Attitudes and expectations in the workplace are changing in a number of ways. One of the most notable areas in which change is occurring is the topic of office relationships.
As younger generations continue to fill a larger proportion of the workforce, they bring with them a new set of beliefs and judgments. This is resulting in a re-evaluating of the subject of office romance in workplaces across the country. For HR employees and policymakers, there are a few key takeaways as you look to adapt your organization’s policy.
Office romances are becoming more common
Once heavily frowned upon in the office, relationships with colleagues are occurring with more regularity today than ever before. According to a recent study from Viking, 68% of people in the workplace have been involved in an office romance.
It’s a trend that’s continuing to grow Generation Z and Millennials make up a greater proportion of the workforce. Almost three-quarters (74%) of 24-35-year olds said they’d been involved in an office romance, compared to just 62% of over 55s. Some of these flourishes into legitimate relationships, but sex with colleagues is also on the rise. 29% of 24-35-year olds have had a one-night stand with a colleague, compared to just 13% of over 55s.
The evidence points to a more liberal outlook from younger generations when it comes to office romance. Those in HR must recognize this trend and act upon it.
Policies aren’t well communicated
The best way that can be done is with a workplace romance policy. This would highlight acceptable behaviors and considerations staff need to take into account before engaging in a relationship with a colleague. It should also cover subjects such as dating a manager. 15% of those who have had an office relationship did so with a manager. More stringent policies might be needed here if businesses are to avoid any negative outcomes.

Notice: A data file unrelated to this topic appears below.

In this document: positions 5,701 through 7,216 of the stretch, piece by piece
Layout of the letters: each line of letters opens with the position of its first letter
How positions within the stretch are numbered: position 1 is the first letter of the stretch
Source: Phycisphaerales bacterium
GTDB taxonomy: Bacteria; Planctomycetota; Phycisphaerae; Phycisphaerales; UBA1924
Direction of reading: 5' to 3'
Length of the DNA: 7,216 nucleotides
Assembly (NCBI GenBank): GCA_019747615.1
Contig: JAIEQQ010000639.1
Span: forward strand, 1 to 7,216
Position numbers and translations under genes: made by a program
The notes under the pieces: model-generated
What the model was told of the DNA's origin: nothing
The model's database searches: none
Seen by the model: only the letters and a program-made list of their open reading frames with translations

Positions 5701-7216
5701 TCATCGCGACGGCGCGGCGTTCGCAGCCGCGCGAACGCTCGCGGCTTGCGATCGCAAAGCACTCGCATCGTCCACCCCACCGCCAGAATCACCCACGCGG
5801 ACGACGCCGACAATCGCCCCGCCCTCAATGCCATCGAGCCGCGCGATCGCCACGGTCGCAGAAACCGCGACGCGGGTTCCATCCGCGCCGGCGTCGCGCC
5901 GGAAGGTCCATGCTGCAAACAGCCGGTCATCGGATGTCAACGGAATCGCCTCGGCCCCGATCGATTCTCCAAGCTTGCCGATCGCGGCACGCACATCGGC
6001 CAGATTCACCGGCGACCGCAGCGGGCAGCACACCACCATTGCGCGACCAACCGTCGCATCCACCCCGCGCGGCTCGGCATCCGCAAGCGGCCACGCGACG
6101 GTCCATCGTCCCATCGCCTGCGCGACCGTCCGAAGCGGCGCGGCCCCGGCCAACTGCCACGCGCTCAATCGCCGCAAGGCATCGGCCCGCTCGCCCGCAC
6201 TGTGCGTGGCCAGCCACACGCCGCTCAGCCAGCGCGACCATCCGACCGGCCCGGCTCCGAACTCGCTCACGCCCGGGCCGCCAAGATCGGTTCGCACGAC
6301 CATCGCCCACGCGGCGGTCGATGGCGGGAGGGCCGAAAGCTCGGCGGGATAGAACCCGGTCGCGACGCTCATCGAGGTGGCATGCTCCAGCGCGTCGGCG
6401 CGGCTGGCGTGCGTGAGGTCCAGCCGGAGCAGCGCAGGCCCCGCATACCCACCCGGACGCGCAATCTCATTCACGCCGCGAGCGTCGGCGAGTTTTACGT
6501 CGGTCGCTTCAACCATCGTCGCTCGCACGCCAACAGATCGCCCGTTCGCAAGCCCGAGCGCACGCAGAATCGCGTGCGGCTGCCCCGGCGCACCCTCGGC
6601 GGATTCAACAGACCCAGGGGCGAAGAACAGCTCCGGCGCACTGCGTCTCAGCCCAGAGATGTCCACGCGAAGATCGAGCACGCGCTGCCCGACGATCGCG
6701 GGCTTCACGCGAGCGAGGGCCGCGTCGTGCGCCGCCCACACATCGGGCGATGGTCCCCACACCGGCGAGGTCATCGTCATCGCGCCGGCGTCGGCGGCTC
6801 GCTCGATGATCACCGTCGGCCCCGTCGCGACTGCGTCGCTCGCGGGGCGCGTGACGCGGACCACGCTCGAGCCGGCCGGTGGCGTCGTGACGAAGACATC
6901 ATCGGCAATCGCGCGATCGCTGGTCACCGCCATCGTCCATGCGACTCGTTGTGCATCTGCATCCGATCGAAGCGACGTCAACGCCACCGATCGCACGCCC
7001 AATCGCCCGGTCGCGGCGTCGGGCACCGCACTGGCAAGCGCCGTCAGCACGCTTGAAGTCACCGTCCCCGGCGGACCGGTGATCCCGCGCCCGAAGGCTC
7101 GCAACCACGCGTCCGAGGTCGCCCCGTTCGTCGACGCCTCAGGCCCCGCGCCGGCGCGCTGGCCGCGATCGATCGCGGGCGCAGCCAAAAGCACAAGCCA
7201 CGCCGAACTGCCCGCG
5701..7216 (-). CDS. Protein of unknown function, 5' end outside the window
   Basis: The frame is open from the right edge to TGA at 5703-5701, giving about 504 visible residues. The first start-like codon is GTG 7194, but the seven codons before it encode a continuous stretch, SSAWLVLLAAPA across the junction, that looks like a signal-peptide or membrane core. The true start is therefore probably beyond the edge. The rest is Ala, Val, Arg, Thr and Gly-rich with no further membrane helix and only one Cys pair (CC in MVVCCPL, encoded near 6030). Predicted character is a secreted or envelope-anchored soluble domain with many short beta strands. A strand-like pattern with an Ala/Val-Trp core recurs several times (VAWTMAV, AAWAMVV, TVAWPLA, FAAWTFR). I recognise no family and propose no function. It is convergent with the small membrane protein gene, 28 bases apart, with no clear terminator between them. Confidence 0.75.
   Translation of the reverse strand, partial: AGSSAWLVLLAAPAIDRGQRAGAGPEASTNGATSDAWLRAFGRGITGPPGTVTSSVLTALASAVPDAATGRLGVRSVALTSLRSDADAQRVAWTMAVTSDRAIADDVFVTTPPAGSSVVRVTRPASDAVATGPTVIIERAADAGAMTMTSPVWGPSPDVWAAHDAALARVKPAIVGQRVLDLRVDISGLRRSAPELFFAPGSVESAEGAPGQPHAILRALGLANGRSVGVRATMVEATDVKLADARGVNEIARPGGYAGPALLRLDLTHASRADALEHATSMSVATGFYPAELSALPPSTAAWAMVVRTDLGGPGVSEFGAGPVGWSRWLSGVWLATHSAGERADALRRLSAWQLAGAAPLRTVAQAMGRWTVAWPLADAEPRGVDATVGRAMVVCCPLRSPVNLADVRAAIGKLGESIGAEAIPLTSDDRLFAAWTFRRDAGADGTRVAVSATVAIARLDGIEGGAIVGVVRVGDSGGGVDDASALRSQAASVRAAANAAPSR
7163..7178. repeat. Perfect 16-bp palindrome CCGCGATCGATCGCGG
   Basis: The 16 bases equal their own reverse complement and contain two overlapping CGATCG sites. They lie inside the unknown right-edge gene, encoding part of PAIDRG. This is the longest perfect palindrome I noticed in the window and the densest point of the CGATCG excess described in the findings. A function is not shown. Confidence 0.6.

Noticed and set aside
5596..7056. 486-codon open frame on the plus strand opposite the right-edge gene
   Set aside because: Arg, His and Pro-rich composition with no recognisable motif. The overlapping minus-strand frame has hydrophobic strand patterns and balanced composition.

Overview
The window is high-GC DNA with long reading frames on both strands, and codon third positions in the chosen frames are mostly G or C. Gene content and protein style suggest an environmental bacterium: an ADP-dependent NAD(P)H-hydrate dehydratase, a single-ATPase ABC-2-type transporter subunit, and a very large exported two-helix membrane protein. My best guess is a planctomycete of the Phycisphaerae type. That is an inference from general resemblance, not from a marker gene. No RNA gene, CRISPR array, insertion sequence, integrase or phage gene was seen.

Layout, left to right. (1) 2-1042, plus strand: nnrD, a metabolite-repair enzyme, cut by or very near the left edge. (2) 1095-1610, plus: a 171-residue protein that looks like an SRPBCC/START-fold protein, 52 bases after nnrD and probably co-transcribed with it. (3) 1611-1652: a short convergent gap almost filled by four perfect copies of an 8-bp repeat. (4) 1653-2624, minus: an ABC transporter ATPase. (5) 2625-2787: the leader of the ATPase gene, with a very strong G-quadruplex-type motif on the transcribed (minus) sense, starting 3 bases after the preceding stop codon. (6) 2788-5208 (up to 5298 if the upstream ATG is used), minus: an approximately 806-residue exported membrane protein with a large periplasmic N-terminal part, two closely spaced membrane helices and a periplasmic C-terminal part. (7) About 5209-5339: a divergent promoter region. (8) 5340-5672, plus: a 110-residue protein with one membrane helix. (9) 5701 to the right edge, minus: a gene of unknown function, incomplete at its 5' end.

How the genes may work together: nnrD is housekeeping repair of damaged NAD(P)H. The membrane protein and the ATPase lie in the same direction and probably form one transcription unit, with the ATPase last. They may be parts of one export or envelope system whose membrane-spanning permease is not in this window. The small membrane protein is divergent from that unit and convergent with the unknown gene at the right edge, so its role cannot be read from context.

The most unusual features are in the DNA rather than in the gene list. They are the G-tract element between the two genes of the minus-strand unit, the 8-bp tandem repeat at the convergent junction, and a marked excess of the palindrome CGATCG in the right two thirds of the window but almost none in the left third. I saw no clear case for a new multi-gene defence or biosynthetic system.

At present, it’s an area where businesses are found lacking. More than two-thirds (67%) have been left unaware of an office relationship policy, or without one altogether. 36% of people said they are unaware of their employer’s policy on relationships in the office. A further 31% said their organization doesn’t have one at all.
They can hit productivity
Without clarity on the acceptability of office relationships, those considering engaging in one can fall into some damaging pitfalls. It can lead to a drop in that employee’s ability to complete their role – as evidenced in the statistics. 37% of the workforce said it decrease productivity and creativity, 26% said it becomes a distraction and 22% said it increases stress.
The best way to alleviate these problems is by introducing a policy that recognizes and addresses these complications. Reduce distractions by clearly outlining where the company stands on the issue and have a policy that can hold employees to account if their performance suffers. Once you do that, a reduction in stress and productivity can be avoided.
There is still a stigma attached
Despite employees becoming more likely to engage in an office relationship, the lasting stigma and question marks that arise from the topic do lead to deception. 59% of people who said they’d engaged in an office relationship said they hid it from people in the office, and a third (33%) said they had kept it from the HR department.
Again, this is an indication of a lack of clarity and communication from the business. 42% of those in office relationships said that the worst thing they experienced was being the subject of gossip. The modern workforce should be more accepting of office relationships. Businesses that don’t respond only serve to maintain that taboo and increase the likelihood of unwanted gossip.
It’s clear that the workforce is becoming more liberal about the idea of relationships in the office. For HR teams, it’s time to meet the trend head-on and create a policy that fits with modern expectations of workplace romance.
About the author: Will Hinch is a freelance writer based in the North of England. Writing on all topics related to business, Will specializes in how the modern workplace is changing.